New HVAC Information For Homeowners

New HVAC Information For Homeowners

Consistent temperature: Since new homes have a consistent thermal mass and insulation level, measurements have proven that the temperature difference from floor to ceiling in a new home is only about two degrees. Wood framed houses can show a temperature difference of up to eight degrees.

already temperature: Because of the high thermal mass of concrete (about 5 times that of a traditional wood framed wall), the temperature of a new home is very stable. This method the temperature of the building remains already, instead of overheating when the furnace turns on or getting cold when the air conditioner kicks in.

No cold or hot spots: The uninsulated portion of wood frame walls adds up to about 25% of the total exposed area. The new homes incorporate insulation that is almost completely uninterrupted. This translates to no cool or warm areas you may feel when walking along framed walls in winter or summer.

Fewer drafts: New homes are unlike a wood frame home which is built with stiff pieces that leave thousands of tiny air gaps. Recent studies comparing old constructed wood framed homes with new homes prove that wood frame homes have air losses of close to five times that of homes built with new style walls. Preliminary reports suggest an air loss difference of over twelve times that of new technology.

Indoor Air Quality: Issues associated with declining general health such as asthma, bronchitis and allergies, are considerably reduced or already deleted in the indoor living ecosystem. employing new air cleaning technology, the indoor air contaminants may be reduced by up to 99%, providing a much more comfortable living ecosystem to the occupants. Considering that much of the population is aging into retirement, so do health concerns, indoor air quality has become a meaningful factor in modern building construction.

There are four main considerations to indoor air quality that are addressed by the new homes: (1) filtration of contaminants, (2) humidity control, (3) supply of fresh air, and (4) removal of used or stale air. These aspects of air quality need special consideration in modern methods of construction, as the building envelope is almost a perfect seal, effectively performing as a building wrapped in a plastic bag.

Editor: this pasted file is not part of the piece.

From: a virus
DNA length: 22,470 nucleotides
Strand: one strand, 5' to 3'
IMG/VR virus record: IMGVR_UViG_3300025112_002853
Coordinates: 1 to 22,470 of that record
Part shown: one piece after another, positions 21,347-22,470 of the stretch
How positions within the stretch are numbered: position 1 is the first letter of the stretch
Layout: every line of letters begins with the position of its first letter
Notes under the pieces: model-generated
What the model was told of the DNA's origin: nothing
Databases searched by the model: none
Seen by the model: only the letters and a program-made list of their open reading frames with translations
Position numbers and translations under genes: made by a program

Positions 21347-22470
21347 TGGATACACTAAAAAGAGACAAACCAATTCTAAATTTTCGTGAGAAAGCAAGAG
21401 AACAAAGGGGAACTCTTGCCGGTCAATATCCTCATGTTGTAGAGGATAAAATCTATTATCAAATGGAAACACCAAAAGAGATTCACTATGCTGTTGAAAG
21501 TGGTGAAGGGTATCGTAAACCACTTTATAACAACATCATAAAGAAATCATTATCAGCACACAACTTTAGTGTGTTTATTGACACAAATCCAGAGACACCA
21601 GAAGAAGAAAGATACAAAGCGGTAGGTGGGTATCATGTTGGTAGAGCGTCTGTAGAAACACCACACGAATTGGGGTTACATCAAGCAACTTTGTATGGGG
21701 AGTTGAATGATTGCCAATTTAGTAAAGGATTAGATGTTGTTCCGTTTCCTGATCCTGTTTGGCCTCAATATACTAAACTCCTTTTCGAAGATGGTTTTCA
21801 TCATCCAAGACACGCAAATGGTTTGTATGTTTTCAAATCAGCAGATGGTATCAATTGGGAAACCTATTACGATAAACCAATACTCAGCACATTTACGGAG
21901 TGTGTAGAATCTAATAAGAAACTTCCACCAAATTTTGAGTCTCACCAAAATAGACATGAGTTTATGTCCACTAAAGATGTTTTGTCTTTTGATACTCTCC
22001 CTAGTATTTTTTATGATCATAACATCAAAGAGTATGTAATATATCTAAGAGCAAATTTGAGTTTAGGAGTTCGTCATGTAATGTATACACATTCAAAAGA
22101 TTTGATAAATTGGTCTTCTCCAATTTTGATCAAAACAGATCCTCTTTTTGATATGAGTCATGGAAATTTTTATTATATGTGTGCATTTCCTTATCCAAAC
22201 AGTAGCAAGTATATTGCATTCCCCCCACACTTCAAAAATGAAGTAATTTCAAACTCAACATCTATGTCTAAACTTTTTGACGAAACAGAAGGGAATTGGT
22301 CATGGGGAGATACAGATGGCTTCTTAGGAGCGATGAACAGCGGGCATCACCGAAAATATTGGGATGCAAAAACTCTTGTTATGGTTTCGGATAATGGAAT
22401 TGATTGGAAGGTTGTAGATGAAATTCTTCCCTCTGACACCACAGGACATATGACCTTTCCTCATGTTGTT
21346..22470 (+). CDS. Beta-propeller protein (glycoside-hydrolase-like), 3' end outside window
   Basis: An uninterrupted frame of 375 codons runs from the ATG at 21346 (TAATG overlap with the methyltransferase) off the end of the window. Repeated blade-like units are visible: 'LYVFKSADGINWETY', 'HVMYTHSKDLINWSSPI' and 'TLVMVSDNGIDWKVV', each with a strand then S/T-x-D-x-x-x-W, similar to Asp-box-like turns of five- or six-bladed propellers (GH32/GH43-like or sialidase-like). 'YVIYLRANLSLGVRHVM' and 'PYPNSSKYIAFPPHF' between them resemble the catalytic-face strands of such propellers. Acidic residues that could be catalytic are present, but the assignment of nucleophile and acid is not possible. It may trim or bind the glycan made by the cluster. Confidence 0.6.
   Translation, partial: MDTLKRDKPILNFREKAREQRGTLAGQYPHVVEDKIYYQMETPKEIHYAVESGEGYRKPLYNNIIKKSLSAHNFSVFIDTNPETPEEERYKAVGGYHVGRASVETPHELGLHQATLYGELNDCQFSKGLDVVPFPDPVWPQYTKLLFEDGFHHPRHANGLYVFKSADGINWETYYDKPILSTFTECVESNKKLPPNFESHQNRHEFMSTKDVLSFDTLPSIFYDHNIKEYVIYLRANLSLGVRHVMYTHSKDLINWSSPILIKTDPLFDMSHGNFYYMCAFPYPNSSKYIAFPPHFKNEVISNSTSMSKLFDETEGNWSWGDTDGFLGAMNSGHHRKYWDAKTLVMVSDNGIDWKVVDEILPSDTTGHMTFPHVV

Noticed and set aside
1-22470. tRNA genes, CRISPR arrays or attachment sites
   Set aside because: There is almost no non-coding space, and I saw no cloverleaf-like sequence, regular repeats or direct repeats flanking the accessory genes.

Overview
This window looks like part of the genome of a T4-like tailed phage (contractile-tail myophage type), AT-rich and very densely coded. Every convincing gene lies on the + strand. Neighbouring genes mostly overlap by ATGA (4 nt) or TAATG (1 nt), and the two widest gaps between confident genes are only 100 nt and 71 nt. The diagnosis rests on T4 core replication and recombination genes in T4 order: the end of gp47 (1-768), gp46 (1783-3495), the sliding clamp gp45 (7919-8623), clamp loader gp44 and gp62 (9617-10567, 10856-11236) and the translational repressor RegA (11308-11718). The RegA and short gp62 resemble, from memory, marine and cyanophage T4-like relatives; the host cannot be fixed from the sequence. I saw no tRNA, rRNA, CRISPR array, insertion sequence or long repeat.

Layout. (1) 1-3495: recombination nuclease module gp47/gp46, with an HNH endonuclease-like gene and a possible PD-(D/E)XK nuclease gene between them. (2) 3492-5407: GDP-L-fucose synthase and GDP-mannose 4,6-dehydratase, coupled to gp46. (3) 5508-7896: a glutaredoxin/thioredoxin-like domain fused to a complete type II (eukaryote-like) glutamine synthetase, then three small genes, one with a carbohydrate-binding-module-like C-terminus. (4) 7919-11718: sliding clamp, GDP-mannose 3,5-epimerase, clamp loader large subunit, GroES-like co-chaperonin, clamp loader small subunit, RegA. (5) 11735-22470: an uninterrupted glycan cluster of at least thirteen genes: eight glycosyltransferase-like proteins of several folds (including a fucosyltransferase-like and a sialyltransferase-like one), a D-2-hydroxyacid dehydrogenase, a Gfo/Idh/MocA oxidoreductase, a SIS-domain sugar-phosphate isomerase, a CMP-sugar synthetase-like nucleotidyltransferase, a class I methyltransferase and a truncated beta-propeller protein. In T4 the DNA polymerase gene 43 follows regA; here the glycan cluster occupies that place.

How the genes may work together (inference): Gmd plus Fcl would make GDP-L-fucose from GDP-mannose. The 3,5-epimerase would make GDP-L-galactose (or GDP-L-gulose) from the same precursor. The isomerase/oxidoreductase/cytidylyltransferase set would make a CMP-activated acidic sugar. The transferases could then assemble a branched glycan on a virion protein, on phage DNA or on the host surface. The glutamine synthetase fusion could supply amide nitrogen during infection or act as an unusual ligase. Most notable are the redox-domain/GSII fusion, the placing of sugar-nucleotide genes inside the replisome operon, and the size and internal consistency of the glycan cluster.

Filtration of Contaminants: employing a new air cleaner, new technologies allow the supplied air to be cleaned so effectively, as to remove up to 99% of all the possible contaminants. This includes pollen spores affecting allergies, smoke and chemicals that produce cancers and diseases over long term exposure, in addition as larger particles such as dust, which aggravate bronchial passages.

Humidity Control: meaningful in preventing and providing a more comfortable living ecosystem, it is already known how high humidity environments promote healthy lungs and airways. Typical treatment for respiratory ailments include the use of steam or highly humidified air to aid in the healing and health of an individual. Current methods of home construction do not allow for high levels of humidity, without the associated issues of mold and mildew growth. By employing building elements which do not sustain the growth of mold and mildew, and by the use of non-biodegradable elements, we can now effectively build a structure which is not only structurally unaffected by high humidity levels, but this kind of construction also limits the growth of mold and mildew. basically, we provide a much more comfortable living ecosystem, without adding undue stress on the structure, which would typically consequence in major repair considerations after only a few years.

Fresh air supply/Stale air exhaust: Heat recovery technology is simplistic in design, however highly effective in reducing air change losses while providing proper, not just adequate, air changes. Again the meaningful issue on this is to allow for a much higher indoor air quality and comfort level. Stale air is drawn from the meaningful contaminant areas such as basements, kitchens, laundry rooms and baths. These areas tend to allow contaminants such as smog, smoke, paints, cleaners and other chemicals, combustion gases from appliances and already the offgassing of the elements associated with the building course of action such as carpets or new furniture, which would typically stockpile in these locations.

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